Strickland's explosiveness has gradually returned this year, and he's shooting 53.4% from the field since the rotation change.
Strickland's explosiveness has gradually returned this year, and he's shooting 53.4% from the field since the rotation change.
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Lucas: A Changed Man
Release: 03/09/2013

By Adam Lucas

Leslie McDonald's laughter fills a back hallway at the Smith Center for seven full seconds--count it off, it's a long time to laugh--when he is asked how the Dexter Strickland he knows today is different from the one he met on his first day in Chapel Hill.

"Wow," says McDonald, who entered Carolina in the same recruiting class with Strickland and John Henson. "Wow. Let me tell you like this. Dex has made a complete 180. The Dexter of the very first day at Carolina is completely, totally different from the Dexter of today.

"All of us change. It comes with maturity and life experience. But trust me, we laugh about it now."

That Dexter, the one who showed up in the summer of 2009, was a little wild. It's easy to forget sometimes that basketball picks up 13 individuals from all corners of the United States, drops them into Chapel Hill, North Carolina, and tells them to start a life. It's an easier transition for some than for others. Marcus Paige had to deal with a few changes when he moved from Marion, Iowa, to Chapel Hill.

But Strickland? He brought most of Rahway, New Jersey, with him to campus and quickly discovered everything was different. Not just the basketball. Bouncing the ball only took up a few hours each day. He was dealing with a completely different life.

"Where I'm from, you get a little bit of a hardcore mentality," Strickland says. "You've grown up in the streets and that's the way you think. When I was a freshman at Carolina, the things I was experiencing every single day were a whole new world to me. It changed my life."

At Carolina, strangers say hello on the sidewalk. This was a natural fit for Strickland, who is more likely to lose a footrace than meet a stranger. Everyone wanted to talk to him...and he wanted to talk to everyone. He has turned strangers into new friends at the bus stop. He has given his cell phone number to kids at a basketball camp and invited them to contact him. He has been one of the suspected primary orchestrators in a prank war with his teammates.

This new Chapel Hill life was great. Except, as he now realizes, the social aspects early in his college career may have distracted him from the basketball portion of his experience. It's hard to begrudge him, really. If you had a smile like that, and you were on a college campus where everyone knew your name, what would you do?

"What I've learned is that you have to work on your game every single day," says the older, wiser Strickland. "You have to take the game more seriously and it has to be an important part of your life."

Part of that lesson came the hard way, when Strickland tore his ACL last season at Virginia Tech and then had to watch from the bench as Carolina came within a breath of the 2012 Final Four. This year, after working his way back to health, he's been a more committed player.

A night out with friends in the past usually meant hitting Franklin Street. Now, it's not unusual to see him firing jumpers deep into the night at the Smith Center in the hours after a game, his girlfriend sitting on the basket support, watching him. This is life with Dexter Strickland now.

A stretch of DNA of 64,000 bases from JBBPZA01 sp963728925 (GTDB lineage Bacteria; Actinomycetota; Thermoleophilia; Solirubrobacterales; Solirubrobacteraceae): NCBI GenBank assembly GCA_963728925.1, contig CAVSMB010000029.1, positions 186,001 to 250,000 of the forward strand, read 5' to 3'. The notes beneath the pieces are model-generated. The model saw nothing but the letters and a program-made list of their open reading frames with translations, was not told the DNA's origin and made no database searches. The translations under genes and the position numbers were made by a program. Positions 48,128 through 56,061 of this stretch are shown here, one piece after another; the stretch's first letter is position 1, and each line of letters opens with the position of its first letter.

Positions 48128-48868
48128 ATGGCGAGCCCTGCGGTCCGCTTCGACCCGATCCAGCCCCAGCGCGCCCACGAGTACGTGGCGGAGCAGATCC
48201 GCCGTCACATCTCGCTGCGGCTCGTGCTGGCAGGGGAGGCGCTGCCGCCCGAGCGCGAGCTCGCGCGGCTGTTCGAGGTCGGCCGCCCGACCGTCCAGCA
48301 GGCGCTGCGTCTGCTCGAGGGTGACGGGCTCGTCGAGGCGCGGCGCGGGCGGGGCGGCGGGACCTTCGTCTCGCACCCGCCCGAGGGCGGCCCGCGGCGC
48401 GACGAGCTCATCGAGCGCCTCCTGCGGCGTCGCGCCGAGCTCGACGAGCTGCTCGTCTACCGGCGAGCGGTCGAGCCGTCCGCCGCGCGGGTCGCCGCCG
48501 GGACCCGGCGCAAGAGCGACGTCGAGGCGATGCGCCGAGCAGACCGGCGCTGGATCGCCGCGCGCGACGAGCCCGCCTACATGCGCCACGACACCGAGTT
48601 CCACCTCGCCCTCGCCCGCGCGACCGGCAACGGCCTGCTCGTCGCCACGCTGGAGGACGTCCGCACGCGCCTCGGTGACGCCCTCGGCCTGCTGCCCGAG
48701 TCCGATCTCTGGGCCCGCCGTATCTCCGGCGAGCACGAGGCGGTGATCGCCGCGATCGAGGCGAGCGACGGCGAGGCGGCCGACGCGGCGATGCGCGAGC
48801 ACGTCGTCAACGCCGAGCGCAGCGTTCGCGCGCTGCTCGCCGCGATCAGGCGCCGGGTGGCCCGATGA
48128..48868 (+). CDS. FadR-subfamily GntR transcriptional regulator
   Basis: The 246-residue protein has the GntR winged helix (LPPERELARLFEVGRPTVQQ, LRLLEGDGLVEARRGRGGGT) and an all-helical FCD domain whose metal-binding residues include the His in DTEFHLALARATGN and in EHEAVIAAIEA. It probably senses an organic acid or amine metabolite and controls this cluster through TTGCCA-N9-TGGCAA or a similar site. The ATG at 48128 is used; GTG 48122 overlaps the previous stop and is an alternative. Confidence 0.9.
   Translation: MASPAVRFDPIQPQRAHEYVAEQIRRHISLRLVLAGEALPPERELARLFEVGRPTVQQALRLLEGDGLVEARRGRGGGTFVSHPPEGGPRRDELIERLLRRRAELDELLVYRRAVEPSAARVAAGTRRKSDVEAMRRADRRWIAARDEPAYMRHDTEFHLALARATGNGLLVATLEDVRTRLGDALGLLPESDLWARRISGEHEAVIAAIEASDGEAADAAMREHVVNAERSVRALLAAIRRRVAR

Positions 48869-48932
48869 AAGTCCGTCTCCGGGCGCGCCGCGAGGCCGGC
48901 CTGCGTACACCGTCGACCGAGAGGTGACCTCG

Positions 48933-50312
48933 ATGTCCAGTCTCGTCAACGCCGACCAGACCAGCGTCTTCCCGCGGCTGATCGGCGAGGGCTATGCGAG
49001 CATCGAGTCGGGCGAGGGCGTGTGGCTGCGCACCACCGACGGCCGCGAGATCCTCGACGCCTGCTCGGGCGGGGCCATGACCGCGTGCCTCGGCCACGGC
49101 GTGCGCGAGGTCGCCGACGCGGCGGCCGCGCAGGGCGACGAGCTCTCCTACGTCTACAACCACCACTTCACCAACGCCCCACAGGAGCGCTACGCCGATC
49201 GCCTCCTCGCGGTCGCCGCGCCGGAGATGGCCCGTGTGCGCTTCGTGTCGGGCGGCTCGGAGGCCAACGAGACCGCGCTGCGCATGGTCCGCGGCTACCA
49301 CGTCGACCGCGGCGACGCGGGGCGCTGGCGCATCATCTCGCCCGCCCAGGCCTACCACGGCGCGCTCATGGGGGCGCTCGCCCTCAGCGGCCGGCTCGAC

It has paid off. He has 31 assists and three turnovers in his last six games. As it has turned out, losing his blazing quickness for several months may have made him a better basketball player. In the past, he always knew he could beat his man one-on-one off the dribble with pure speed. There have been times this year that he's summoned that speed and found the well more shallow than he remembers--and that's required him to be a basketball player.

"It was so frustrating," he says of the times this year that he knows he could've beaten his man if he'd been at full strength. But he cites the game at Boston College as the turning point, as the first time this year that he felt like himself. The results since then have been impressive; Carolina is 9-2 since that game.

It will be a little strange to see him standing at center court tomorrow all alone (he is the team's lone scholarship senior; walk-on Frank Tanner will also be honored). Since he arrived, it's always been Dexter and...someone. First, it was the inseperable trio of Strickland, John Henson and McDonald. When Henson left, Strickland and McDonald expanded their circle to include Reggie Bullock and P.J. Hairston, and now the quartet is constantly joking about something or someone.

Saturday, however, in the pregame before Carolina-Duke tips off at 9 p.m., Strickland will be all alone at center court. He expects to have nearly a dozen family members in attendance, along with approximately 21, 740 new friends who have watched the kid from Rahway go through the good, the bad and the painful.

To us, perhaps, the Senior Night version of Strickland looks very similar to his very first game against Florida International. Different jersey (he started his career wearing number-5), perhaps, but otherwise the same: same wide grin, same fast first step to the basket, same ability to finish on the break with a graceful finger-roll or even an occasional one-handed dunk.

But in those seconds at midcourt that he is going to remember forever, when we are all looking at him and he is looking back at all of us, Strickland knows he'll be thinking about all the changes he's undergone in four years. "I don't even know how to explain it," he says. "I'm so honored and blessed to be in this position. Carolina has made me a different person."

Adam Lucas is the publisher of Tar Heel Monthly and the author or co-author of seven books on the Tar Heels.


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